Queering Up Pregnancy Part I

That’s right. I’m growing a human. I have been growing a human for several months but have wavered in my decision to post my experience due to fear of retribution. It’s hard being queer. It’s hard being genderqueer. It’s hard being a survivor. It’s hard living in our current political climate as a queer/genderqueer/survivor. One wonders about safety most of the time. But I’ve had lots of time to consider my situation and research the idea of genderqueer pregnancy and have formed the conclusion that my story and my experience may be beneficial for other genderqueer gestating people. I know I’m not the only one out there, but my oh my are we difficult to find and man oh man there is nary a resource out there for us. So what has it been like for me as a genderqueer pregnant person? Here are a few points:

  1. I feel more solid in my genderqueerness than ever before. This has been an exciting new discovery. I thought pregnancy might induce gender angst but it has only served to strengthen my understanding that I am NOT a woman. I am also NOT a man. There are plenty of gestating men out there, but I’m not one of them. I am a genderqueerfluid pregnant person.
  2. There are no clothes for genderqueer pregnant people
  3. Pregnancy has made me less concerned with the experiences of cisgender people and bending over backwards to help them understand my identity. My current attitude is basically thus: I am genderqueer. I am pregnant. You don’t understand? Sorry, can’t help you.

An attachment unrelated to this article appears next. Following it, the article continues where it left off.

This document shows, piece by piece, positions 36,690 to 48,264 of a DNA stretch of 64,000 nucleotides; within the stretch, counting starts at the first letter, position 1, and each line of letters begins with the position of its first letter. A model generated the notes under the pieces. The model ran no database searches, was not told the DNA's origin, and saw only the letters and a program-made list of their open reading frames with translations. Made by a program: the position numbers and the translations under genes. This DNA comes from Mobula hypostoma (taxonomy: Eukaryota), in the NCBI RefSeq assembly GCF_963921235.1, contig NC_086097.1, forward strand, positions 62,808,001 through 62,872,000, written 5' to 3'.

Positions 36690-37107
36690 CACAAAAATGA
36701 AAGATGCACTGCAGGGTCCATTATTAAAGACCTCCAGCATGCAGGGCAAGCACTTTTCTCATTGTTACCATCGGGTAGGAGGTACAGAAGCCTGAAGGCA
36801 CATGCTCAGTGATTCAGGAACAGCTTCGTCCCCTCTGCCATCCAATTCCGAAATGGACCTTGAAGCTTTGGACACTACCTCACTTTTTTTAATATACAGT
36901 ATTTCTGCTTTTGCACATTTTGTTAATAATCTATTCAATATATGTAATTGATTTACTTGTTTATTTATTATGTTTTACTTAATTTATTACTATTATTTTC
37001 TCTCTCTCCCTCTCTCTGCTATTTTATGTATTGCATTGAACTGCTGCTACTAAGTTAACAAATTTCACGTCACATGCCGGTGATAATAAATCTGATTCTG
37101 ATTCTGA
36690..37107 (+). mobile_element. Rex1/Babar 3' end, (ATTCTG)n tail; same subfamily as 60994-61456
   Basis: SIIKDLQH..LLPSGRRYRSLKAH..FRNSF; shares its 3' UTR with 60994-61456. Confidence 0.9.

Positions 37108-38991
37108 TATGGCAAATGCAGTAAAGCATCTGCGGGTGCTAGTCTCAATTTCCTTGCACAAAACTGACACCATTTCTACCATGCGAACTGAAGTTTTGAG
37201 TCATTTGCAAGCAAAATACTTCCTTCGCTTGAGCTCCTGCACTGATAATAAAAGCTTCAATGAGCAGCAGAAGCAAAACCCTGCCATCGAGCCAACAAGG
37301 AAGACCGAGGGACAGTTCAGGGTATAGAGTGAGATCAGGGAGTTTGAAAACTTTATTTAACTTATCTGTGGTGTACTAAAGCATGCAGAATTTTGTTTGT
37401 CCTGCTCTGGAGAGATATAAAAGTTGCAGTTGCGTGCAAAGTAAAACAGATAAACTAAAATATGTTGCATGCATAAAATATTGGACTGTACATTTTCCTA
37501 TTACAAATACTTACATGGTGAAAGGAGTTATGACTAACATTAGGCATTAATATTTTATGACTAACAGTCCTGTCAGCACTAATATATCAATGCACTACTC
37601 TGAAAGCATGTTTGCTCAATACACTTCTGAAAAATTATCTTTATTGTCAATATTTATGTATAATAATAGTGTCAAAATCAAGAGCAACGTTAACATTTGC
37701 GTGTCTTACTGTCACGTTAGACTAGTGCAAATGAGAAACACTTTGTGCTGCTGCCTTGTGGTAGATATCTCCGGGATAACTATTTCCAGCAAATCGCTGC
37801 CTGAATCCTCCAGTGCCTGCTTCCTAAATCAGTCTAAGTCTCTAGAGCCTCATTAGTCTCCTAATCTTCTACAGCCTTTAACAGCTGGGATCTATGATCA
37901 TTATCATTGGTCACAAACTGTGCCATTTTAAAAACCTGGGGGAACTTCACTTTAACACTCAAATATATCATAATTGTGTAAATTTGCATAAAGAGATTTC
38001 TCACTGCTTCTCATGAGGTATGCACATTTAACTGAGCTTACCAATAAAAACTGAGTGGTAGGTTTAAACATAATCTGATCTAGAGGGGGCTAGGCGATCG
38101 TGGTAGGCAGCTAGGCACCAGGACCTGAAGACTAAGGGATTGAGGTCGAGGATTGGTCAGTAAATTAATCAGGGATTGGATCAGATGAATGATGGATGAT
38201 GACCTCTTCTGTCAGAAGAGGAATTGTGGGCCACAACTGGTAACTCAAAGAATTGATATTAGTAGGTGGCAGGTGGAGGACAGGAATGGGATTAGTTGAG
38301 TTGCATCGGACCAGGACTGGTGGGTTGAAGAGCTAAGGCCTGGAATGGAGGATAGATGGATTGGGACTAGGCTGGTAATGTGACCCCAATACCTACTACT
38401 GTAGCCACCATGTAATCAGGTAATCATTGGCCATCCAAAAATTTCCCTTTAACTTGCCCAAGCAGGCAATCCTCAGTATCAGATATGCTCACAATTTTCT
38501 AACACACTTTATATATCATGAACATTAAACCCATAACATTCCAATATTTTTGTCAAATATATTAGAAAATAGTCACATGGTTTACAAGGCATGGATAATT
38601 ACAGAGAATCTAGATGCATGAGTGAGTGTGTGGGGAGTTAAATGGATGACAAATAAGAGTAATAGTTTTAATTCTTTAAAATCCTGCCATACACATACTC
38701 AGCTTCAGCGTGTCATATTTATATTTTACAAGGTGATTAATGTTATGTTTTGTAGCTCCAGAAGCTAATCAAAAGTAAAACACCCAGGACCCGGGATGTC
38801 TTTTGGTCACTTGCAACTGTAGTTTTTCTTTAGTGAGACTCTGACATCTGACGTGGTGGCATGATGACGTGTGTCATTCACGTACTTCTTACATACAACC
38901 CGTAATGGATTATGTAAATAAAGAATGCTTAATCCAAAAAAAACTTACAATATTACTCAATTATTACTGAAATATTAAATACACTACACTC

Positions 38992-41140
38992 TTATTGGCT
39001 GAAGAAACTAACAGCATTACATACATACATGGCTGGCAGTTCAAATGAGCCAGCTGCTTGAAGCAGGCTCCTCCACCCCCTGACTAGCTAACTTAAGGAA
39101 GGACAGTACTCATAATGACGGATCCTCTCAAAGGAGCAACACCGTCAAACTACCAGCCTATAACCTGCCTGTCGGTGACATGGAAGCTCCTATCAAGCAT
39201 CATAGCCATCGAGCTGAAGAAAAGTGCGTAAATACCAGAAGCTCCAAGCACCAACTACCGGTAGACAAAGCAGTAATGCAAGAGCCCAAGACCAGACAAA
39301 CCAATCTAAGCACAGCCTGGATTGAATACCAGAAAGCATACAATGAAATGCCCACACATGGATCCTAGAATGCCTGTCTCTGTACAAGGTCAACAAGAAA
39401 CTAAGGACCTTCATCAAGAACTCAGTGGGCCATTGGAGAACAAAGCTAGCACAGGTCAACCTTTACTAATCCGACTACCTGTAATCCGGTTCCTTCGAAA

4. I LOVE my pregnant body. As someone who struggled with body image and disordered eating for most of life, there was some concern that pregnancy and subsequent weight gain would be challenging. Not in the slightest. My pregnant body is sexy and exciting and I am proud of the 28lbs I have gained thus far. I will say the extra boobage isn’t fun and I hope I get some of my muscle back (it has been replaced with adipose in certain areas) because I like to climb mountains, but the fact that this whole process is ending in a child means nothing else matters much.

So aside from my gender identity, how else am I queering pregnancy? Let’s consider the dominant cultural narrative around pregnancy: A cis-het woman is impregnated by her cis-het husband. They discover the sex of their child in utero (erroneously labeling it “gender”), buy gendered clothes and decorations for the nursery, have a baby shower in which they receive gendered gifts for the baby, pick out gendered baby names…(remember, this is the DOMINANT paradigm. I know some cis-het couples do not align with this narrative either).

How does my pregnancy differ?

  1. I’m single
  2. I’m not a woman
  3. The necessary ingredient for conception was donated
  4. I’m old (and so happy about that)
  5. I won’t know the sex of my child until they are born
  6. I won’t know the gender of my child until they tell me
  7. I don’t have a nursery
  8. I haven’t bought ONE thing (I am the lucky recipient of many hand-me-downs)
  10. I will birth at home (if all goes swimmingly)

No part of my pregnancy was inspired by Pinterest. There are so many ways to be pregnant! There are so many ways to be human! It always intrigues me that societal norms determine, not only how most people do things, but how valid one’s life is. I am certain that some people look at my choices and are horrified:




Why can’t we all just celebrate each other and our diverse humanness? I am so lucky to be surrounded by family, friends, and colleagues who may not totally relate to my choices, but who offer unconditional love and support. Similarly, I offer love and support to my cis-het friends who are gendering their children (far be it for me to tell someone else how to parent). These friends also say they will love and accept their child if their child decides their assigned gender doesn’t fit. I have two cis mostly-het friend couples who are trying not to overly gender their children- they use gendered names and pronouns but prefer gender neutral clothes, are open to other pronouns, and outright defy rigid gender roles. Queer parenting does not necessarily mean parenting by queer people; it could just mean parenting outside the norm.